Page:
Biofilm in Water Utilities
Biofilms have been used for treating drinking water for more than 200 years, but we still don’t know much about how biofilms work. This project is using DNA sequencing and flow cytometry to increase knowledge and better understand the role of biofilms in effective, safe drinking water production.
Biofilters have been used to treat drinking water for over 200 years. Despite their long history, little is known about these filters. Water is pumped on top of a biofilter and is slowly passing through the media. On the media, e.g. sand, there is a biofilm with a living community of microorganisms capable to remove both chemical contaminants and harmful microbes (bacteria, protozoa and virus).
Infiltration ponds at Vombverket and slow sand filters at Ringsjöverket are examples of biofilters. The purpose of this project is to investigate the biofilm in these two processes. Using massively parallel DNA-sequencing, the effect of different source waters on the biofilm community in an infiltration pond at Vombverket has been investigated. To further gain better understanding about biofilters, the bacterial community in influent and effluent waters from slow sand filters at Ringsjöverket have been studied with DNA-based flow cytometry using cytometric analysis tool.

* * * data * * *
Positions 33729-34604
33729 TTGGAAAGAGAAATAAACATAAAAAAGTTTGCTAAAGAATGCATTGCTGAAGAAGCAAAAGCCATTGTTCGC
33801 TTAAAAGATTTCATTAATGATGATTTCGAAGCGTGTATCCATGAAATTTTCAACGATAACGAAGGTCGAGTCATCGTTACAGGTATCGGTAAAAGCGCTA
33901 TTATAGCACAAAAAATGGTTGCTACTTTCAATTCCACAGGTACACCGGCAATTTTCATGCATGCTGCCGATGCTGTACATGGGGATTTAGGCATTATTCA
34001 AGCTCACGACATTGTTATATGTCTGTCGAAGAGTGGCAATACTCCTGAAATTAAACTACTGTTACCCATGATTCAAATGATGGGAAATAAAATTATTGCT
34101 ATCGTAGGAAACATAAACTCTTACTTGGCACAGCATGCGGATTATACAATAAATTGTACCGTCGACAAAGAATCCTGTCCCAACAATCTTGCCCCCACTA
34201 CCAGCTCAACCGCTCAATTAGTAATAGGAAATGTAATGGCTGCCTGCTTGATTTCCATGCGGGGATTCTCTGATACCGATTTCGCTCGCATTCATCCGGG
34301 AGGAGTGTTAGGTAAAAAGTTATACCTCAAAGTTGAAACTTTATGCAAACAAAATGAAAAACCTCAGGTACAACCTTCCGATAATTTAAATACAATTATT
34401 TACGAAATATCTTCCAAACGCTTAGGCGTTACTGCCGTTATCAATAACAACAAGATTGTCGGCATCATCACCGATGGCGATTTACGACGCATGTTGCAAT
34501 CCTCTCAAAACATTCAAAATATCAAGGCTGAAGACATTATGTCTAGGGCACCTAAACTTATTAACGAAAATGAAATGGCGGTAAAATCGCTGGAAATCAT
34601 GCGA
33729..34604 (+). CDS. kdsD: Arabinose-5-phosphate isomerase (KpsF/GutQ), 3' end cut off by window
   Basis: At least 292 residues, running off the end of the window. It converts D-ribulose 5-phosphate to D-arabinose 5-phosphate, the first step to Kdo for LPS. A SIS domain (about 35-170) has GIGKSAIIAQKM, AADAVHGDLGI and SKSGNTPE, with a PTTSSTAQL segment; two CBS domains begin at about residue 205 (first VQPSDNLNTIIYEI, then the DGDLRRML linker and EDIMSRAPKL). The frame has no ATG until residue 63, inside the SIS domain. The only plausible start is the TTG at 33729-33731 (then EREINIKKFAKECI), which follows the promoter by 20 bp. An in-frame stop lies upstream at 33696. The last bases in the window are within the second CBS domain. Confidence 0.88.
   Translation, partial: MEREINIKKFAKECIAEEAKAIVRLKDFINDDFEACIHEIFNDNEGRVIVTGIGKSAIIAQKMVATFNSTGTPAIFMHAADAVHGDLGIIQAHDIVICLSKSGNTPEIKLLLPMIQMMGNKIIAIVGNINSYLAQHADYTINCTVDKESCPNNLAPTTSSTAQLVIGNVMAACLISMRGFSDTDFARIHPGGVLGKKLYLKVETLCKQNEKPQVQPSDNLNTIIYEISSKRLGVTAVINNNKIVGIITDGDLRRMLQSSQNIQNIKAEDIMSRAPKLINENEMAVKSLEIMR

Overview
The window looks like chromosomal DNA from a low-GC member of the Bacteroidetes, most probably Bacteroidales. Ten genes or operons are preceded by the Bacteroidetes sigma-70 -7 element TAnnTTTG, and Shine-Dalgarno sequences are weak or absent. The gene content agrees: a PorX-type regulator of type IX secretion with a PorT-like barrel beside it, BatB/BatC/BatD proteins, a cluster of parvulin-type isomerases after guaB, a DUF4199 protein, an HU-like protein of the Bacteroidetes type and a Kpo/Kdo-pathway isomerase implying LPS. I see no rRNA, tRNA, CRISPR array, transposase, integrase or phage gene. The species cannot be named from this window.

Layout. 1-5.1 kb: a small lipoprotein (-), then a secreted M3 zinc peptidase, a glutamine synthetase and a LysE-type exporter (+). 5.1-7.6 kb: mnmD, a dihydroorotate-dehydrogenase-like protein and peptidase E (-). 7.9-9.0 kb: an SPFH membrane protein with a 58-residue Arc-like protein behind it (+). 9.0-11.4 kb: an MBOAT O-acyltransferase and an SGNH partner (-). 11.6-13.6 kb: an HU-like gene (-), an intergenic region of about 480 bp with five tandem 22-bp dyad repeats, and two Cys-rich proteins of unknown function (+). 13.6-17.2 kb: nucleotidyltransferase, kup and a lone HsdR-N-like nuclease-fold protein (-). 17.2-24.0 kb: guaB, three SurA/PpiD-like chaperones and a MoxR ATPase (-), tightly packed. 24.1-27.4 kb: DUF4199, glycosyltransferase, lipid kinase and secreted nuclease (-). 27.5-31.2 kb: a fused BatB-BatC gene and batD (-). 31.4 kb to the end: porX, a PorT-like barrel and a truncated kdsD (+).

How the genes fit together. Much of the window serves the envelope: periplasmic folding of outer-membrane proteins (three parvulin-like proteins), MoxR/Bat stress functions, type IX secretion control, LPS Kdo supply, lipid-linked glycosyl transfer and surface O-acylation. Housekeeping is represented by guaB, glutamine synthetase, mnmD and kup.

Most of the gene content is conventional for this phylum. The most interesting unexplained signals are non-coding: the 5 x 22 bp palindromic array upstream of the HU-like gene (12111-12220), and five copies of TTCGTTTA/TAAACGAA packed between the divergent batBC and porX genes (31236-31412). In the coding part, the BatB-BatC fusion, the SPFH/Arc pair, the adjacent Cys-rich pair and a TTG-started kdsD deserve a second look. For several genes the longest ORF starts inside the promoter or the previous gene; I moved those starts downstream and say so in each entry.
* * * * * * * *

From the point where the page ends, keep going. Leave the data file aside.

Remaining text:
Traditional methods to analyze bacteria in drinking water involves cultivation which is time-consuming and can only resolve a small part of the total bacteria community. In contrast, flow cytometry is able to count all bacteria in the water and determine if the bacteria are alive or dead. This method together with DNA-sequencing gives us the possibility to follow slow sand filters and investigate the bacterial community within these filters. In the future, with better understanding and analysis techniques, the goal to optimize and control biofilters can be achieved for a better drinking water production.